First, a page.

: Eth. Κελαινεύς
), a city of Phrygia. Strabo (p. 577) says that the Maeander rises in a hill Celaenae, on which there was a city of the same name as the hill, the inhabitants of which were removed to Apameia. [APAMEIA
No. 5.] Hamilton, who visited the source (Researches,
&c. vol. i. p. 499), says that “at the base of a rocky cliff a considerable stream of water gushes out with great rapidity.” This source of the Marsyas, and the cliff above it, may have been within the city of Celaenae; but it did not appear to Hamilton that this cliff could be the acropolis of Celaenae which Alexander considered to be impregnable (Arrian. Anab.
1.29; Curt. 3.1
), and came to terms with the inhabitants.
He supposes that the acropolis may have been further to the NE., a lofty hill about a mile from the ravine of the Marsyas (vol. ii. p. 366).
Herodotus speaks of Celaenae in describing the march of Xerxes to Sardis (B.C. 481).
He says (7.26) that the sources of the Maeander are here, [p. 1.580]
and those of a stream not less than the Maeander: it is named Catarrhactes, and, rising in the Agora of Celaenae, flows into the Maeander. Xenophon, in describing the march of Cyrus (Anab.
1.2.7), says that Cyrus had a palace at Celaenae, and a large park, full of wild animals; the Maeander flowed through the park, and also through the city, its source being in the palace.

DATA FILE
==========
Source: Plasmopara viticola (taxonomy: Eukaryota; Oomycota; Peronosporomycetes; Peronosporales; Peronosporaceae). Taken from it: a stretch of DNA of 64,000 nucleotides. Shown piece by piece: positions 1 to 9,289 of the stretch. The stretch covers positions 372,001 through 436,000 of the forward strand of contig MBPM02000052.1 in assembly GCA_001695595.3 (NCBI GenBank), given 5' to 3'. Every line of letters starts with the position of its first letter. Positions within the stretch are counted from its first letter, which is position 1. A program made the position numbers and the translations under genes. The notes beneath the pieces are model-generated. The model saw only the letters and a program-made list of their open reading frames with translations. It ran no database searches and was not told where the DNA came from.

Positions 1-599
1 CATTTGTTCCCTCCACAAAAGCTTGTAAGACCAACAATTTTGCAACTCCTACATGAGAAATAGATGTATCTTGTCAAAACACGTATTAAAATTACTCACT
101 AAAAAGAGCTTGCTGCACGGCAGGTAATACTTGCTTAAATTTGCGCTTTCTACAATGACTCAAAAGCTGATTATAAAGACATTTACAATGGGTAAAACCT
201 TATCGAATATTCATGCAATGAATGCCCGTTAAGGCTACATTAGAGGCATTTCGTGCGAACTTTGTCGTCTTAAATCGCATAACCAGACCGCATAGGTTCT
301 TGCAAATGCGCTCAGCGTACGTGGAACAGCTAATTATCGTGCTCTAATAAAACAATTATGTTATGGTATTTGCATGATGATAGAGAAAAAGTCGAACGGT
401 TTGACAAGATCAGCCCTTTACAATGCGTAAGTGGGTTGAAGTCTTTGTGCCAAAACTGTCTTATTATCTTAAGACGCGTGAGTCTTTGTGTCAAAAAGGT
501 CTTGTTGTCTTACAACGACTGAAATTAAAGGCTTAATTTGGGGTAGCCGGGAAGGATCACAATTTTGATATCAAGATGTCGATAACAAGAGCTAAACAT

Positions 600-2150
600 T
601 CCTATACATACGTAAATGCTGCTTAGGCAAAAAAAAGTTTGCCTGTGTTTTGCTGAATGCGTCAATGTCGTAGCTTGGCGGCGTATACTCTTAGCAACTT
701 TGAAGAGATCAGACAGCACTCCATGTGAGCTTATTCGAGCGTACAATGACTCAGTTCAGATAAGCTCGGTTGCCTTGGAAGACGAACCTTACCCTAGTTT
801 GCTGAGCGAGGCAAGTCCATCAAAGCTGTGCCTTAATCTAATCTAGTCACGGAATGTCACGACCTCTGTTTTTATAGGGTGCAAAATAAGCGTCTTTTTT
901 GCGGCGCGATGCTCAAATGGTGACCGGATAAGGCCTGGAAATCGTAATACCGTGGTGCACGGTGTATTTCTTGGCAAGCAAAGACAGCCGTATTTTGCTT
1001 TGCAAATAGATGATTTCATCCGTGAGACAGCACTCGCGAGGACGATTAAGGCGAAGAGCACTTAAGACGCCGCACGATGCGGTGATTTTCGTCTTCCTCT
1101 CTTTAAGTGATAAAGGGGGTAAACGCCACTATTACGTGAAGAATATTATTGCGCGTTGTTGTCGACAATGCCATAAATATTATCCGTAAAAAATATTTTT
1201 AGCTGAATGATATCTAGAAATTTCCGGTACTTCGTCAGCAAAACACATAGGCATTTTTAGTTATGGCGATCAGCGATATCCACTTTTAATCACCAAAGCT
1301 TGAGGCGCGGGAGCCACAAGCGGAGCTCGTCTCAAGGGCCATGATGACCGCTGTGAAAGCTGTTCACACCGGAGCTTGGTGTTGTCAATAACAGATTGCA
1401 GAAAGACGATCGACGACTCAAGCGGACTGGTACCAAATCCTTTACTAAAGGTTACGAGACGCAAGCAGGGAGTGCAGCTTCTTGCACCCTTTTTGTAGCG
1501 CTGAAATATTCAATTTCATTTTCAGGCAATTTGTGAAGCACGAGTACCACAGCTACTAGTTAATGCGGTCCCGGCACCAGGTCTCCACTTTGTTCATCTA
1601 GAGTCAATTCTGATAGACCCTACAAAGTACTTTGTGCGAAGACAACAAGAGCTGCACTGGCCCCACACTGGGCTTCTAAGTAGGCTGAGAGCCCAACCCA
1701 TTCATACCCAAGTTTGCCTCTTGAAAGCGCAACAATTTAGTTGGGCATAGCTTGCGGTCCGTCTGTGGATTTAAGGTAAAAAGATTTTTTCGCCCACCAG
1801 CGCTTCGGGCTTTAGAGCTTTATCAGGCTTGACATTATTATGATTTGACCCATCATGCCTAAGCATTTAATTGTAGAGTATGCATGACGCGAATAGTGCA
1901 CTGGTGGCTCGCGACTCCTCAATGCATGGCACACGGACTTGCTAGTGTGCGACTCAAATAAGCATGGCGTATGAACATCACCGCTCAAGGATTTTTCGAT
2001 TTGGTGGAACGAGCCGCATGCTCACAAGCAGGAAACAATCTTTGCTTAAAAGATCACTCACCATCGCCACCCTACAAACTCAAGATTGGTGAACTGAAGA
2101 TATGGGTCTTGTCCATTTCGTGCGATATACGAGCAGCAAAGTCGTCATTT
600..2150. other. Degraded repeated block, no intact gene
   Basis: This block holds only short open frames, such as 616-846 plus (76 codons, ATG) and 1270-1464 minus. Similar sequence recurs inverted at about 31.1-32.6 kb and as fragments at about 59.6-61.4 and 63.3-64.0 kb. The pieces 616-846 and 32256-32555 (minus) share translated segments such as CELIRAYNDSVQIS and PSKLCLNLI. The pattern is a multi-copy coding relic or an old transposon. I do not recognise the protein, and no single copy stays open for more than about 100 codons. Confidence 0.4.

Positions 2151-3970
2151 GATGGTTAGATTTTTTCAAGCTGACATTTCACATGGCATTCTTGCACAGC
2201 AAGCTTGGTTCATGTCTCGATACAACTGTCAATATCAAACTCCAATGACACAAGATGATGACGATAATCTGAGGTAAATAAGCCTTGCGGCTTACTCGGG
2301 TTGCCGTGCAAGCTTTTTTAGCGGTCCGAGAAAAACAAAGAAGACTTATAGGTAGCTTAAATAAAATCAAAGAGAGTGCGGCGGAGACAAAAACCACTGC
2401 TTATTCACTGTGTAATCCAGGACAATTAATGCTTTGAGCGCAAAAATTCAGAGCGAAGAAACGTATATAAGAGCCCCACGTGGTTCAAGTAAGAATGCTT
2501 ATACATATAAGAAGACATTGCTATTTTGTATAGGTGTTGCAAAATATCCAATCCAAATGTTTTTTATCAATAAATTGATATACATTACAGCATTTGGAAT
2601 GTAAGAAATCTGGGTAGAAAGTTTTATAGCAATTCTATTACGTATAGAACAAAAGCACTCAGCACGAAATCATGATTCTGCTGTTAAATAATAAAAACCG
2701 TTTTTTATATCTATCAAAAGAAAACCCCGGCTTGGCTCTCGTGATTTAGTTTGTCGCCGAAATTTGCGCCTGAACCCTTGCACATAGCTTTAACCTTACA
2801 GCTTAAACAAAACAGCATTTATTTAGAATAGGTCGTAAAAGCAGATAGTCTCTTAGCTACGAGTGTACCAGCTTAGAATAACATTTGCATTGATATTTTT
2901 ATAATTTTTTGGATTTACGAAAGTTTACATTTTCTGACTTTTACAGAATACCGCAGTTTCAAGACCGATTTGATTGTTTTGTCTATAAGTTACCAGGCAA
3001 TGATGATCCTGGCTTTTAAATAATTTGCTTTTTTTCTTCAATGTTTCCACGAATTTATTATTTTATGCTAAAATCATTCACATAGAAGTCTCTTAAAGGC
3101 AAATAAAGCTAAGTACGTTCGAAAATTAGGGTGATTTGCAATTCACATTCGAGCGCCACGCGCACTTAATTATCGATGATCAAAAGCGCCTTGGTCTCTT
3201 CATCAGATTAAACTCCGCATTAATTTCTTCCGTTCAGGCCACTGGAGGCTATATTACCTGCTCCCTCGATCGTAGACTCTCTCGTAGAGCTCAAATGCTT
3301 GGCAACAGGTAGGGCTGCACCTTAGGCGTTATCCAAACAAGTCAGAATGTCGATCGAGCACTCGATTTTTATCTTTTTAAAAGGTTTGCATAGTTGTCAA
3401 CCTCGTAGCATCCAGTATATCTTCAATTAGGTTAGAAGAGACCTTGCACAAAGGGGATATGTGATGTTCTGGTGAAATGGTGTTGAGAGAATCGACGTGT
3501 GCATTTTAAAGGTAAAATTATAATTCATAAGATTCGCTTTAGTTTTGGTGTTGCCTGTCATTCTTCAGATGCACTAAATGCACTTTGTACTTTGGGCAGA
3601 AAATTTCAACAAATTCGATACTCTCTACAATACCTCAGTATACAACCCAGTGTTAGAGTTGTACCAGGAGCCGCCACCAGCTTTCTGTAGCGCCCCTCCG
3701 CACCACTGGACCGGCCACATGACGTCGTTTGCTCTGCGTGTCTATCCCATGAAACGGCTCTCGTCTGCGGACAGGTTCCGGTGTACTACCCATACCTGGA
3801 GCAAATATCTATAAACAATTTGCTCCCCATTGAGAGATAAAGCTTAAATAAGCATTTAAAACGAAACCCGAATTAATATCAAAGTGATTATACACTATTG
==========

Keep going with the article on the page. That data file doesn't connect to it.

There was also a palace of the Persian king at Celaenae, a strong place, at the source of the Marsyas, under the acropolis; and the Marsyas also flows through the city, and joins the Maeander.
The sources of the Marsyas were in a cave, and the width of the river was 25 feet; within Celaenae perhaps he means. The Catarrhactes of Herodotus is clearly the Marsyas of Xenophon, and the stream which Hamilton describes, who adds, “it appeared as if it had formerly risen in the centre of a great cavern, and that the surrounding rocks had fallen in from the cliffs above.” The descriptions of Herodotus and Xenophon, though not the same, are perhaps not inconsistent.
The town, palaces, acropolis, and parks of Celaenae must have occupied a large surface. In Livy's description (38.13), the Maeander rises in the acropolis of Celaenae, and runs through the middle of the city; and the Marsyas, which rises not far from the sources of the Maeander, joins the Maeander. When the people of Celaenae were removed to the neighboring site of Apameia Cibotus, they probably took the materials of the old town with them. Strabo's description of the position of Apameia is not free from difficulty. Leake thinks that it clearly appears from Strabo that both the rivers (Marsyas and Maeander) ran through Celaenae, and that they united in the suburb, which afterwards became the new city Apameia.
It is certain that Celaenae was near Apameia, the site of which is well fixed. [APAMEIA
It was an unlucky guess of Strabo (p. 579), and a bad piece of etymology, to suggest that Celaenae night take its name from the dark colour of the rocks, in consequence of their being burnt. But Hamilton observed that all the rocks are, “without exception, of a greyish white or cream-coloured limestone.” The rock which overhangs the sources of the Marsyas contains many nummulites, and broken fragments of other bivalve shells.